Bringing your children into the family business can be a professionally and personally fulfilling experience—when properly executed.

Jaimi St. John

Will Gardner

As I look back on my entrepreneurial journey, I can’t help but think about how much it’s meant to have my family along for the ride. From my early days as a server at the Angry Crab Shack in Mesa, Arizona, to running my own three locations, they’ve been a part of it all—and I wouldn’t have it any other way.

My sons’ experience at Angry Crab Shack began when we attended the grand opening of the Phoenix location, which was owned by a friend. Before we’d even made it out of the parking lot, they asked when we could go back.

Today, all four of them work at my Happy Valley, Arizona, location. Bringing them on board was an easy decision—after all, many teenagers and young adults have their first jobs in the restaurant industry. Plus, the skills learned in foodservice are transferable into almost any other career path, from time management and exceptional interpersonal skills to understanding just how important excellent customer service is at any company.

But for all its rewards, working with your own children does come with its challenges. Below are five steps to help operators mitigate workplace conflict, strike the right balance between personal and professional, and reap the many benefits that can come from working with family.

Step 1: Set clear expectations

When it comes to onboarding employees, communication is key. This is even more important when they are also your kids. There needs to be a clear line between your familial relationship and your work relationship.

Historically, one of the hardest parts of working with relatives is two-fold: Not only is it critical to avoid giving them special treatment, it’s also crucial your family and other team members know that to be the case, too. I made it clear from the beginning that although my sons are family, I would be treating them like any other employee.

When they make mistakes, I hold them accountable and help them learn, just as I would for any of my workers. You will not be doing your kids any favors by putting them above workplace policies and procedures. Instilling a strong work ethic and encouraging them to take responsibility is what will ultimately help them succeed.

Step 2: Understand their vision may differ from yours

I love having my sons work at my restaurant, but I know they have their own dreams, too. Ranging in age from 17 to 26, they’re still finding themselves. It’s important to remind yourself that your vision for your kids may not always align with theirs—and theirs matters a whole lot more.

If they choose to remain in the restaurant industry, I will be proud to have taught them all that I know. If they decide to pursue a different path, I will be equally as proud of them for following their passions.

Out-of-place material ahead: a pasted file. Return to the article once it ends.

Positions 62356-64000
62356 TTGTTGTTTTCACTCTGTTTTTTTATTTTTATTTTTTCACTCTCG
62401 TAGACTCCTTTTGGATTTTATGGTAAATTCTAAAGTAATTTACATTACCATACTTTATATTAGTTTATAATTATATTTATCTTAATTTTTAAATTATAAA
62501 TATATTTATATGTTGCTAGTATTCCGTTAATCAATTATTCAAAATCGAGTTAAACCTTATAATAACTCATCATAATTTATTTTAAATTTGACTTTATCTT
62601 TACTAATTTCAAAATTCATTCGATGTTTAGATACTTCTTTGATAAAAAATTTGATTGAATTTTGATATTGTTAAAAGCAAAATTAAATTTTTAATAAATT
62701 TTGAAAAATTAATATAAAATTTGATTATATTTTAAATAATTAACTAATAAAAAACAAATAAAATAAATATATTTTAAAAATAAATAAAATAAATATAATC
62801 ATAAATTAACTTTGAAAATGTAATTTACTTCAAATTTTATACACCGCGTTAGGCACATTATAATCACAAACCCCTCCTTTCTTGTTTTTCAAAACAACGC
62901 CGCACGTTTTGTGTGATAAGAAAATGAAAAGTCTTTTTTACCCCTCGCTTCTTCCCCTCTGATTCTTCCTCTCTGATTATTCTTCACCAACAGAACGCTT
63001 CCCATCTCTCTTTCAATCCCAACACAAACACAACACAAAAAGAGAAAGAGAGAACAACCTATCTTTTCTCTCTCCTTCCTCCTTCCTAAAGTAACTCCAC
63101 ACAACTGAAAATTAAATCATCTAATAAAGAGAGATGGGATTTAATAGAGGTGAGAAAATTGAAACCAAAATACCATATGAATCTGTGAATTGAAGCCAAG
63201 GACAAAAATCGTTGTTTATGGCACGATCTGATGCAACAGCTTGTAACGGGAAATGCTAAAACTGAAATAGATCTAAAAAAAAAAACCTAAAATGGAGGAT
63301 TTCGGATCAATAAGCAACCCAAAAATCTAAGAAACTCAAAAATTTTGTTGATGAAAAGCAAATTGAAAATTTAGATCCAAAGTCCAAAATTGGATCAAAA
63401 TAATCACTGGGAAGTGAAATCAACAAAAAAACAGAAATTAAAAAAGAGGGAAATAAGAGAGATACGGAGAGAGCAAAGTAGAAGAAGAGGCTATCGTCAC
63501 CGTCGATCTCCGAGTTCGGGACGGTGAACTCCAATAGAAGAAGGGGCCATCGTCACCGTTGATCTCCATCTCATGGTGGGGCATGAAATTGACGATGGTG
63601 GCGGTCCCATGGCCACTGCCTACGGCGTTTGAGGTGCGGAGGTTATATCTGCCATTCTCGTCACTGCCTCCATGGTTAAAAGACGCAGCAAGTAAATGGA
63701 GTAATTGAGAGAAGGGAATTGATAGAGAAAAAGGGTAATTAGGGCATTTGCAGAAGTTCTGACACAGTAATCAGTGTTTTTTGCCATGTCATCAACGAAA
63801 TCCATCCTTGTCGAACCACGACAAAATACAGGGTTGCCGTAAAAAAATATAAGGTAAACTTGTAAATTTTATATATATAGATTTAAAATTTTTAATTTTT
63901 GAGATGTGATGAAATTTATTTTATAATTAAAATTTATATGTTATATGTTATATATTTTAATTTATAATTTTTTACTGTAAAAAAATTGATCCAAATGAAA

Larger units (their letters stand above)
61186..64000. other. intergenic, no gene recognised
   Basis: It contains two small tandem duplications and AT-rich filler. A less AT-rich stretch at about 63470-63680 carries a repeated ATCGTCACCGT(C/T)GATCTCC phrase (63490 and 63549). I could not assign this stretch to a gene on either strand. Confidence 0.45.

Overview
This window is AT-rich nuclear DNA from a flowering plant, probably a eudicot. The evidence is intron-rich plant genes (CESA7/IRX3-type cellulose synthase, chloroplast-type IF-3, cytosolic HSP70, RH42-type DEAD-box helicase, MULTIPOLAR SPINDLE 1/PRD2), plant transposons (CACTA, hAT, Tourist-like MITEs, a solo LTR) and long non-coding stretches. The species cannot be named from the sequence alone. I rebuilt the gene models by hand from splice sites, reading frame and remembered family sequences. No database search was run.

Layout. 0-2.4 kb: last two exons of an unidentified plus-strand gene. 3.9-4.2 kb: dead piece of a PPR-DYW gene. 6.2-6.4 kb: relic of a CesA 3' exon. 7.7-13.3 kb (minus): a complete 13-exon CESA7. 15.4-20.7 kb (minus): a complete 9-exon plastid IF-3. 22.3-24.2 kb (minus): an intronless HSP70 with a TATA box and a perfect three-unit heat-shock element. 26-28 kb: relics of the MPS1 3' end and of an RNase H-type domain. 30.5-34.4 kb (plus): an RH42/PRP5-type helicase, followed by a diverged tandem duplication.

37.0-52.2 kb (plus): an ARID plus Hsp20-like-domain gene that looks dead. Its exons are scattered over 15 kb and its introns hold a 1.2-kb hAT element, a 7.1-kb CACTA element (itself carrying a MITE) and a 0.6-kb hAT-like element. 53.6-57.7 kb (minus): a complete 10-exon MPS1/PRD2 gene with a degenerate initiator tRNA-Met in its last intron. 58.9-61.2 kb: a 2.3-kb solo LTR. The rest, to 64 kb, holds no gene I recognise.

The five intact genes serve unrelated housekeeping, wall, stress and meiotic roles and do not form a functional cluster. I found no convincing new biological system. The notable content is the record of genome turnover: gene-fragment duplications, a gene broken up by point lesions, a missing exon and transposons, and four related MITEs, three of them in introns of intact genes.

After all, I had a few different career pivots before becoming an entrepreneur. Prior to opening my first Angry Crab Shack, I worked at the University of Phoenix and in solar sales. It took me some time to figure out what truly made me happy, but everything I learned in my previous jobs led me to where I am today.

Step 3: Build an encouraging environment

When you bring your kids into your business, be sure to put yourself in their shoes. Starting any job is exciting, but it can also be intimidating—especially if your new manager is also your dad.

Have open conversations. Check in with them often, just as you would with any other employee. Find out more about their strengths and aspirations.

If they are interested in trying something new, do what you can to help them. Being a father and a manager doesn’t have to mean special treatment. It just means believing in and encouraging them as you would in any other job.

Step 4: Learn from them, too

Despite my long history in the restaurant industry and my current role as a multiunit Angry Crab Shack owner, I’ve come to find that working with my sons has taught me many valuable lessons.

When it comes to business, it’s important to see things from different perspectives. Just as learning from them has made me an even better father, it has also made me a better businessman and manager to all my employees.

My sons’ generations make up the majority of today’s restaurant workforce, so they are the future. If the past few years have taught us anything, it’s how important it is to be open and flexible. Those who embrace change and are willing to listen to their employees will succeed the most.

Step 5: Lean on one another

As your kids get older, family time is harder to come by. I’m thankful to have a close relationship with my sons, and there’s nothing better than getting to work together. The mutual support we’ve had for one another throughout my entrepreneurial journey continues to motivate us, and it will forever be an important part of our father-son dynamic.

If you’re thinking of bringing your kids into your restaurant business, I would start by sitting them down to go over what you need to do to make it work, how it may affect your family dynamics, and how you can make sure that working together will only make your relationship stronger.


Will Gardner is the franchise owner of three Angry Crab Shack locations in Arizona. Prior to becoming a multiunit franchisee, Gardner worked nearly every role within a restaurant’s four walls, ranging from dishwasher to bartender. After starting as a server at Angry Crab Shack and taking a brief hiatus to work in sales, he became a partner in the Happy Valley location in 2019, followed shortly by two additional Arizona locations in San Tan Valley and Casa Grande.

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